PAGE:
The carrying value and allowance for mortgages and loans past due or impaired is presented in the following table.

Mortgages and Loans Past Due or Impaired

  March 31, 2016  
  Gross carrying value Allowance for losses
($ millions) Mortgages   Loans   Total   Mortgages     Loans   Total  
Not past due 14,983   23,969   38,952              
Past due:                  
  Past due less than 90 days 4     4              
  Past due 90 days or more                  
Impaired 90   8   98     41 (1)    8   49    
Total 15,077   23,977   39,054     41     8   49    
  December 31, 2015  
  Gross carrying value Allowance for losses
($ millions) Mortgages   Loans   Total   Mortgages     Loans   Total  
Not past due 14,690   24,279   38,969           —    
Past due:                  
  Past due less than 90 days 7   32   39           —    
  Past due 90 days or more               —    
Impaired 137   7   144     42 (1)    7   49    
Total 14,834   24,318   39,152     42     7   49    

(1) Includes $20 million of sectoral provisions as at March 31, 2016 and $21 million of sectoral provisions as at December 31, 2015.
   

Our impaired mortgages and loans, net of allowance for losses, were $49 million as at March 31, 2016, compared to $95 million as at December 31, 2015.  The decrease of $46 million was primarily due to the pay off of impaired mortgages during the quarter. The majority of impaired mortgages are in the United States.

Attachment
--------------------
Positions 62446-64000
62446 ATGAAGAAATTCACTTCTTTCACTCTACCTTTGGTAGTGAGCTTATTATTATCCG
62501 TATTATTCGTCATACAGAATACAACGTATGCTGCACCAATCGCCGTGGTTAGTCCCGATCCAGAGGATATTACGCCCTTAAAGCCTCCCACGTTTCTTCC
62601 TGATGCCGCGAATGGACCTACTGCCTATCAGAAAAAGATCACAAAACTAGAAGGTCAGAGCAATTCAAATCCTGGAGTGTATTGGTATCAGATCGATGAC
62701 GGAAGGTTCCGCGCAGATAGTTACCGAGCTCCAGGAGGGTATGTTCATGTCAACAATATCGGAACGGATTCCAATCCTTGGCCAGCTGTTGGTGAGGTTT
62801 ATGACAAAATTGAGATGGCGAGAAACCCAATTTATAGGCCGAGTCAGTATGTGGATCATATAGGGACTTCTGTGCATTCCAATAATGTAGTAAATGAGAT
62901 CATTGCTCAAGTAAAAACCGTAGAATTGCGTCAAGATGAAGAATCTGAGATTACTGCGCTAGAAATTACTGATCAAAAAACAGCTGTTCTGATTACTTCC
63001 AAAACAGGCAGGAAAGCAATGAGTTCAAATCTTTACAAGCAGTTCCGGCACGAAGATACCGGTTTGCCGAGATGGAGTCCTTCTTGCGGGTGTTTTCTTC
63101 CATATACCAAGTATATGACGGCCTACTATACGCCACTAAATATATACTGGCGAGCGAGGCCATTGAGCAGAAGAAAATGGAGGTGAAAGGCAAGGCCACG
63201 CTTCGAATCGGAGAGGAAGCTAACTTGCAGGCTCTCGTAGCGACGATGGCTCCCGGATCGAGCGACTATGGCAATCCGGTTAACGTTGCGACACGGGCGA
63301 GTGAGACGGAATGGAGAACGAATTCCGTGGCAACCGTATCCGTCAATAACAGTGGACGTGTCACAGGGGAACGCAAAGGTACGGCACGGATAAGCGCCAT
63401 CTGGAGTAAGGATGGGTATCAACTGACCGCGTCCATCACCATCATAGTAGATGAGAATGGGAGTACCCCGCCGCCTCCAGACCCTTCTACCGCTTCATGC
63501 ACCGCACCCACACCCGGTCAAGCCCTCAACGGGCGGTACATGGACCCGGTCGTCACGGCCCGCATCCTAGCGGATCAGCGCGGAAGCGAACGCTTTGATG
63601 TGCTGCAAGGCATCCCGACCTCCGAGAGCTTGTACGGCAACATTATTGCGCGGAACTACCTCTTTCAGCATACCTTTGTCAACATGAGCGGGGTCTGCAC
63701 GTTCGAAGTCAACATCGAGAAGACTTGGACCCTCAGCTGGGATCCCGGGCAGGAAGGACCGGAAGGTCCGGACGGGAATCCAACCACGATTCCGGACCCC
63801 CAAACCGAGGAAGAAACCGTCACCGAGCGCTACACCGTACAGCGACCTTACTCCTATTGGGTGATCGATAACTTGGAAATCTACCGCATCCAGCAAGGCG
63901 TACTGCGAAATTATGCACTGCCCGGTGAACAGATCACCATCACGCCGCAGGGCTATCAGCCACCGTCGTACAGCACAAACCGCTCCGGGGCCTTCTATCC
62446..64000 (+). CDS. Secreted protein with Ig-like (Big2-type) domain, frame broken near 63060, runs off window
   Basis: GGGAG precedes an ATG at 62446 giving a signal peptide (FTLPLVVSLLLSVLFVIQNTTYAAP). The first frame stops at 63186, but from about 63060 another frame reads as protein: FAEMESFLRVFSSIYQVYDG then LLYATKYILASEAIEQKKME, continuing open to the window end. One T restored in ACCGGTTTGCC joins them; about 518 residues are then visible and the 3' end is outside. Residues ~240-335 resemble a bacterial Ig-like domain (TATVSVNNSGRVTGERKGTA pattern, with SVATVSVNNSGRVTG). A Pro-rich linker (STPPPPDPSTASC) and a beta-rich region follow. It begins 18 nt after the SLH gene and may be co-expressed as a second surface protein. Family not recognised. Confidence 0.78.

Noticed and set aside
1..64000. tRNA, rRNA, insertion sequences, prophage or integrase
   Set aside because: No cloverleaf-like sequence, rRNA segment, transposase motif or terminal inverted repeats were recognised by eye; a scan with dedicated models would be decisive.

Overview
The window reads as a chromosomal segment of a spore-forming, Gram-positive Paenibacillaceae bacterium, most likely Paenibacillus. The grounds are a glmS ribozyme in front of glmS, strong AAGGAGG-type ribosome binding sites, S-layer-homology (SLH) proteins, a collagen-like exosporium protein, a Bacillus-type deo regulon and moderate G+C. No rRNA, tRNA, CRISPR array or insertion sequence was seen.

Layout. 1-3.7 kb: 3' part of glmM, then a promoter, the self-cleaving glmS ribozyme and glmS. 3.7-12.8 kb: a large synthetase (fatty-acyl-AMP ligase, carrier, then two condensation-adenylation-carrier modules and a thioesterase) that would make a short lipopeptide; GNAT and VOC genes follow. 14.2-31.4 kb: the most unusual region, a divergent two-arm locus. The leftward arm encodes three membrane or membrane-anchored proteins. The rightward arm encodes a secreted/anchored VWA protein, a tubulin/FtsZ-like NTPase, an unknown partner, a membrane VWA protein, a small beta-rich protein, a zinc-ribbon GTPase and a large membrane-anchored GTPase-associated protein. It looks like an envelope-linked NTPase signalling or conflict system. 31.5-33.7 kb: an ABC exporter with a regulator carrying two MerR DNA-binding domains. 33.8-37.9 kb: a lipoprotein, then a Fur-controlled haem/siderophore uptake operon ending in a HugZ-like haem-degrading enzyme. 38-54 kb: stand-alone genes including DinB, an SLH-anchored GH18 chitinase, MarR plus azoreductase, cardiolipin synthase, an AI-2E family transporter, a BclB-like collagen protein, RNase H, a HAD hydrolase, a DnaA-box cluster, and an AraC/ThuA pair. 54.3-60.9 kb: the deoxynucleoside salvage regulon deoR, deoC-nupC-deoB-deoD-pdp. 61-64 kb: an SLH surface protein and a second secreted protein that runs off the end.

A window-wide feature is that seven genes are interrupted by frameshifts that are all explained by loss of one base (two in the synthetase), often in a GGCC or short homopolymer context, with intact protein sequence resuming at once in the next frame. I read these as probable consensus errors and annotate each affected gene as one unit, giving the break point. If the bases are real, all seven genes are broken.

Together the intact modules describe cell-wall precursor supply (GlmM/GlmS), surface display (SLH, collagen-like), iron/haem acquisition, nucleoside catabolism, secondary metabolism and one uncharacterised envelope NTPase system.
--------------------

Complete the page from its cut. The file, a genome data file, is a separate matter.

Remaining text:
Asset Default Provision
We make provisions for possible future credit events in the determination of our insurance contract liabilities. The amount of the provision for asset default included in insurance contract liabilities is based on possible reductions in future investment yields that vary by factors such as type of asset, asset credit quality (rating), duration, and country of origin. To the extent that an asset is written off, or disposed of, any amounts that were set aside in our insurance contract liabilities for possible future asset defaults in respect of that asset are released.

Our asset default provision reflects the provision relating to future credit events for fixed income assets currently held by the Company that support our insurance contract liabilities. Our asset default provision as at March 31, 2016 was $2,163 million compared to $2,077 million as at December 31, 2015. The increase of $86 million was primarily due to increases in the provision for assets purchased net of dispositions including the impact of the Assurant EB acquisition, partially offset by the strengthening of the Canadian dollar relative to exchange rates at the end of the fourth quarter of 2015 and the release of provisions on fixed income assets supporting our insurance contract liabilities.

Derivative Financial Instruments
The values associated with our derivative instruments are presented in the following table. Notional amounts serve as the basis for payments calculated under derivatives contracts and are not exchanged.

Derivative Instruments

($ millions) March 31, 2016   December 31, 2015
Net fair value asset (liability) (116)     (1,512)
Total notional amount 56,258   57,845
Credit equivalent amount 635   607
Risk-weighted credit equivalent amount 7   7